Israel, Egypt and the European Union signed a memorandum of understanding on Wednesday in Cairo that will see Israel export its natural gas to the bloc for the first time.
The landmark agreement will increase liquified natural gas sales to EU countries, which are aiming to reduce dependence on supply from Russia in the wake of its invasion of Ukraine.
Last year, the EU imported roughly 40 percent of its gas from Russia. It has faced energy difficulties since imposing sweeping sanctions on Moscow.
The agreement will see Israel send gas via Egypt, which has facilities to liquify it for export via sea.
Energy Minister Karine Elharrar said the signing of the MOU had cemented Israel’s role on the global energy stage.
“This is a tremendous moment in which little Israel is becoming a significant player in the global energy market,” Elharrar said.
She called the deal “historic,” including in terms of the Israeli-Egyptian cooperation involved.
In a joint news conference alongside European Commission chief Ursula von der Leyen and Egyptian Petroleum Minister Tarek el-Molla, Elharrar said the deal came about in the wake of Russia’s invasion of Ukraine.
“The memorandum ofunderstanding will allow Israel to export Israeli natural gas to Europe for the first time, and it is even more impressive when one looks at the string of significant agreements we have signed in the past year, positioning Israel and the Israeli energy and water economy as a key player in the world,” she said.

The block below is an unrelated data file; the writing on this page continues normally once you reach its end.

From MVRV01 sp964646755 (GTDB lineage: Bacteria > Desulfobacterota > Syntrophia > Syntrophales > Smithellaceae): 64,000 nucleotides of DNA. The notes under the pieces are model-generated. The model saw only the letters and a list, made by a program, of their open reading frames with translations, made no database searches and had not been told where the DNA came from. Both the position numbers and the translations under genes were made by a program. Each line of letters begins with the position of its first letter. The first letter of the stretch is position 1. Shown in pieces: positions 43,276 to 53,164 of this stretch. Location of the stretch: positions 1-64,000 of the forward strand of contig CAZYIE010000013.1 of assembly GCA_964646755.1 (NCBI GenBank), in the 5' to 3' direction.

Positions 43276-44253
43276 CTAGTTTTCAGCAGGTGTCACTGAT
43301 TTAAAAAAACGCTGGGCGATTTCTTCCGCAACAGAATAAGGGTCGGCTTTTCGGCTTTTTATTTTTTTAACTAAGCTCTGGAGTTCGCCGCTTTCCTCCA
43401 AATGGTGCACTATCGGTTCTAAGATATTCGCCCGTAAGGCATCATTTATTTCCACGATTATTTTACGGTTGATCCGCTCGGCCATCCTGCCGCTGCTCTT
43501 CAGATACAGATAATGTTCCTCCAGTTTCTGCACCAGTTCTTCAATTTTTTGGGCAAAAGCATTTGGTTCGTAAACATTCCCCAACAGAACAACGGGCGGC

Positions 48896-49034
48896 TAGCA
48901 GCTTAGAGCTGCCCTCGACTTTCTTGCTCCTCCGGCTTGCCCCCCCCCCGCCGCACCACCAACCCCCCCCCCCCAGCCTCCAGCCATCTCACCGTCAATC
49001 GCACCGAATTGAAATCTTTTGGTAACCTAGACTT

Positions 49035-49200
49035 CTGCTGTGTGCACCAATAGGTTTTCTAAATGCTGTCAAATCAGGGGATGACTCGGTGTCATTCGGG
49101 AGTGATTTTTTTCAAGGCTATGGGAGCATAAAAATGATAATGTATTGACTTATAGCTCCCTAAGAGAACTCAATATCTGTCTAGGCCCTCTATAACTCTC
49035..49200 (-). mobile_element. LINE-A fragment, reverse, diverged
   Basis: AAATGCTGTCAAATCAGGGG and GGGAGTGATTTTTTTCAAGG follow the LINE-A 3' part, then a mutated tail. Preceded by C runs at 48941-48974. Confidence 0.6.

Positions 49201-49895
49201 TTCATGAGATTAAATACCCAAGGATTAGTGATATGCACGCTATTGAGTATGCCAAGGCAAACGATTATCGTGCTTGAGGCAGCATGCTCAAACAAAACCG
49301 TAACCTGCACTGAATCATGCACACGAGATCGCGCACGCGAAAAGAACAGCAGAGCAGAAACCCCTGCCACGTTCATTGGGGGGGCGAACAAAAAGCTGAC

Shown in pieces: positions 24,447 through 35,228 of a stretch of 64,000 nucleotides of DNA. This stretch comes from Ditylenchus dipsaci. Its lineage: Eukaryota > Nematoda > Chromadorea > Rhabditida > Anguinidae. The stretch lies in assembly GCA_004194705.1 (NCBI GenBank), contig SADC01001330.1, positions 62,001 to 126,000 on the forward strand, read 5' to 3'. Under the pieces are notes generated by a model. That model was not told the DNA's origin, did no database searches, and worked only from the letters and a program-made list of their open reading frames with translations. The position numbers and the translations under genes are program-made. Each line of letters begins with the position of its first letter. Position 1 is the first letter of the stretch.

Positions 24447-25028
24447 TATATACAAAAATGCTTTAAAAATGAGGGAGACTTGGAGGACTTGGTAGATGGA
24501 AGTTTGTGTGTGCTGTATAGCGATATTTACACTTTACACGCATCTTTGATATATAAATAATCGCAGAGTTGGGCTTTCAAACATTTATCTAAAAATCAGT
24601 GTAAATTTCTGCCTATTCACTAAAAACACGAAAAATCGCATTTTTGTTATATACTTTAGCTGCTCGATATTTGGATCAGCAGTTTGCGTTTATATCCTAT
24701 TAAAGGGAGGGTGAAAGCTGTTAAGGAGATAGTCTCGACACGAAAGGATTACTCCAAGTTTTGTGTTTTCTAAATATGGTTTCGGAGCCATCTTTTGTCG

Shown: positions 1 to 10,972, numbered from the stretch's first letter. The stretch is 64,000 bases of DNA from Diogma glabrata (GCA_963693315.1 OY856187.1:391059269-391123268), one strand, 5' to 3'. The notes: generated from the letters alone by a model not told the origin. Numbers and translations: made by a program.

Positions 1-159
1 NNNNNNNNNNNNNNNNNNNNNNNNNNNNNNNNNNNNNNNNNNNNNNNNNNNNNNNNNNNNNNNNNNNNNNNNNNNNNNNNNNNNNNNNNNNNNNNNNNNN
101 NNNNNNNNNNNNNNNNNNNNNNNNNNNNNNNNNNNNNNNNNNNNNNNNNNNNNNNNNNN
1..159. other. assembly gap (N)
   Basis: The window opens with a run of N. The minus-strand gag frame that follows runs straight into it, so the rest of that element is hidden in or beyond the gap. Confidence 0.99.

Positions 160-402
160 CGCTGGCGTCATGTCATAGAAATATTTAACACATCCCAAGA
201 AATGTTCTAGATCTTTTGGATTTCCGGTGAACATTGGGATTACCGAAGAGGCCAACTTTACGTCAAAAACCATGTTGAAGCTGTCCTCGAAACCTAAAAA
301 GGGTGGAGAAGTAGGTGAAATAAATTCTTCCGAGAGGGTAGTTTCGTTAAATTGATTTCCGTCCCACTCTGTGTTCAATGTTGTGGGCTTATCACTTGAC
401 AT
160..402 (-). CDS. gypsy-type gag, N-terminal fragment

Elharrar also said the agreement highlighted increasing cooperation between Egypt and Israel.
“This is a statement to those who see in our region only negative forces such as division and conflict,” she said. “This MOU shows us that we are paving a new path of partnership, solidarity and sustainability.”
Von der Leyen said the agreement would help the bloc move away from its dependence on Russia.
“What a special moment,” she said. “I very warmly welcome the signing of this historic agreement.”
She said the agreement was part of Europe’s efforts to diversify energy sources away from Russia and import hydrocarbons from “other trustworthy suppliers” — naming Israel and Egypt, which have emerged as gas exporters in recent years following major offshore discoveries.
El-Molla described the deal as “an important milestone” for cooperation between Egypt, Israel, and the EU.
He said it will lead to further cooperation between members of the East Mediterranean Gas Forum, which comprises Jordan, Israel, Cyprus, Greece, Egypt, the Palestinian Authority, France and Italy.
The agreement is initially expected to bring in an annual 1 billion shekels ($290 million) to the state coffers, according to a Channel 12 estimate.
The MOU recognizes the key role that natural gas will play in the energy economy of EU countries until 2030, at which point its consumption is to gradually decrease until 2050 — the zero-emissions target set by the bloc and multiple countries, including Israel.